Top Five Challenges Facing the Chinese Economy

The Chinese economic prowess is second to none. They have certainly pulled off an economic miracle since Mao Zedong began unleashing his tough policies on the people. The transformation was painful. However, as a result, China has become a global economic behemoth, a power to be feared.

It is the second largest economy in the world after the United States. It is also the third largest importer in the world after United States and Eurozone. It is also the largest consumer of commodities like oil, cement, iron and steel etc.

These credentials make it abundantly clear that the Chinese economy plays a pivotal role in global trade and commerce. In the past one year, this economy has faced a lot of flak. The stock markets have gone to all time lows. The property market is said to be in a bubble and the Chinese economy seems to be crumbling under its own weight.

In this article, we will look at the major issues that are plaguing the Chinese economy.

  1. Falling Growth Rate:

    Chinese economic growth rate has been unprecedented. The economy has been growing over 10% per annum for a couple of decades now. However, since Chinese economy is centrally planned, this growth rate was planned by the government too.

    Hence, this growth rate was largely fuelled by the very ambitious infrastructure projects that were undertaken by the government of China. However, there is a problem. The infrastructure projects also caused a lot of debt. Over the years, the economy became overburdened with this debt.

    Now since the market sentiment is negative and more debt cannot be added, the growth rate has started crumbling. The most recent statistic has shown growth rate to be close to 6.5% and this has already started causing investor panic based on fears that this number could dip even further if the Chinese are not able to find another cheaper source of funds to fuel their growth ambitions.

  2. Export Driven Economy to Consumption Driven Economy:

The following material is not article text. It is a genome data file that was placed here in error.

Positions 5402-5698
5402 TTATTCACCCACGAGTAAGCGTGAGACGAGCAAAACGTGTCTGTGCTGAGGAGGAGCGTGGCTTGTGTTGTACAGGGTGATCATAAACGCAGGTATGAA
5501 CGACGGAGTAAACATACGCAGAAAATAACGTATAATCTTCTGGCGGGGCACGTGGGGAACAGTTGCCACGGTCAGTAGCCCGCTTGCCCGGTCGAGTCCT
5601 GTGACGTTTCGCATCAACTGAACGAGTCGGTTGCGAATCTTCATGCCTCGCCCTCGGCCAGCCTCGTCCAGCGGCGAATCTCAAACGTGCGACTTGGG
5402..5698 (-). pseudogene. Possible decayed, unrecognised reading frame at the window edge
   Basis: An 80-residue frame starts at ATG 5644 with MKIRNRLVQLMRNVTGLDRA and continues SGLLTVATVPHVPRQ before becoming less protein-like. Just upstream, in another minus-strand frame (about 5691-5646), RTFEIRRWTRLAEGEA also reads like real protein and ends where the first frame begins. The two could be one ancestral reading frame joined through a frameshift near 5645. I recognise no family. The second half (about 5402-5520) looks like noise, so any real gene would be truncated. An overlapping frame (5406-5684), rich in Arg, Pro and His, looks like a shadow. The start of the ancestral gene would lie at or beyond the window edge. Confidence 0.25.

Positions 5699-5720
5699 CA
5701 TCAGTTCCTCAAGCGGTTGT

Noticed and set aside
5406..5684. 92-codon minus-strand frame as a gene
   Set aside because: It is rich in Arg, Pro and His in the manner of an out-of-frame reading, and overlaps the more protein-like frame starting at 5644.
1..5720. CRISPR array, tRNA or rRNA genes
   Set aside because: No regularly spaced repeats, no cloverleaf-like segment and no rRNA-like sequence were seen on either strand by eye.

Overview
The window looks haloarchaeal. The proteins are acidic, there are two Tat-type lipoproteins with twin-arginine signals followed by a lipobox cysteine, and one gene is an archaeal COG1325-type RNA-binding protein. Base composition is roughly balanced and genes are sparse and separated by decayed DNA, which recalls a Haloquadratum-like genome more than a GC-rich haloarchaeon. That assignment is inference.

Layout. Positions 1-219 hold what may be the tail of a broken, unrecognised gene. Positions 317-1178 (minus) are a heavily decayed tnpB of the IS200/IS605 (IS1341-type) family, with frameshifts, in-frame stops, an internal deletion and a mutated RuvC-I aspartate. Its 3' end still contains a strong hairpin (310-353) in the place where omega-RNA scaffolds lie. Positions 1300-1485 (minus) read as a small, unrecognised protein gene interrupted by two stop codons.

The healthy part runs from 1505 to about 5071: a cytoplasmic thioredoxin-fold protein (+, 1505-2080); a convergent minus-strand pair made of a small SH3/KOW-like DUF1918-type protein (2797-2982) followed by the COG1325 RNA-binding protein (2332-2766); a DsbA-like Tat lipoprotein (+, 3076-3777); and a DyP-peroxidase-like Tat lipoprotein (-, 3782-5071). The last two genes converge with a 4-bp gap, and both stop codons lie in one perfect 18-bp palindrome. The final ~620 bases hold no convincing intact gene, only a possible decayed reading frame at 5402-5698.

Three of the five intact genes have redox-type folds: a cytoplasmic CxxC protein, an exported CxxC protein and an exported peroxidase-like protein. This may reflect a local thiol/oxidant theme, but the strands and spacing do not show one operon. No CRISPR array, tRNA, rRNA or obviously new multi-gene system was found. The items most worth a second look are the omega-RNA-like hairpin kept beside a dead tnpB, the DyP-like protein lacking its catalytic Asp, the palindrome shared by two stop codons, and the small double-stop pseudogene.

The Chinese economic miracle was fuelled by the United States consumption debacle. The United States has almost extensively been consuming China’s produce. China has been exporting to a lot of other nations as well. However, United States single handedly accounts for over a third of Chinese exports.

    The United States consumption has been enabled by loose interest rate policies implemented by the Fed. Zero interest rates led to a lot of money floating around. A huge chunk of this floating money ended up being spent on Chinese goods.

    After 8 years of zero interest rate policy, the rates are now set to rise. This is expected to cause a drastic drop in demand in the United States. As a result, Chinese exports will also suffer. Add to this the fact that the economy is already slowing down and we may have a deflationary scenario underway.

    China’s big challenge is to sustain its economic prowess on a domestic economy. Instead of selling to other countries, Chinese businesses now have to sell to each other, if the miracle has to be sustained.

  3. Manufacturing and Banking Viability:

    The Chinese government central planning has led to a lot of mal investments. This is particularly true in the manufacturing sector. Since the money was loaned out by state banks, the banking system is also reeling under the effects of this problem. The government is currently managing these non performing assets. However, these assets could cause mayhem in the Chinese banking sector. Also, a lot of money has been lent out to developers who have built ghost (uninhabited) towns with it! This money is also unlikely to be recovered. The Chinese banking system could come under a lot of pressure as these NPA’s become certain. The spillover effects of this downturn could be felt in the stock markets as well as across the world.

  4. Tax Revenues and Expenses:

    A falling GDP also means falling tax revenues for the Chinese government. This becomes a huge problem when one adds the fact that China is a communist country. A centralized economy is based on funds being disbursed from the center. Falling tax revenues and rising expenditures have created shortfalls which need to be filled by borrowing money. Given the debt trap that China may soon find itself in, borrowing is not really a viable option. China will have to figure out other ways to collect more tax or else it may have to cut spending even further causing the GDP to go into freefall!

  5. Regional Imbalances: Coastal to Internal

    The economic boom has led to widespread development all across China’s coastal periphery. This is obvious given the fact that Chinese growth story was fuelled by exports. Now, since domestic consumption is the key factor, China will have to focus on its severely underdeveloped internal areas. Interior China is still a third world country with low standards of living. This can be viewed as a challenge because sustaining high Chinese growth rates with such poor infrastructure will be difficult to say the least. Also, it can be viewed as an opportunity since developing the internal areas will help give a fillip to the Chinese GDP for several years to come. Thus, there is enough fuel for the Chinese growth juggernaut to continue its run for another year or so.


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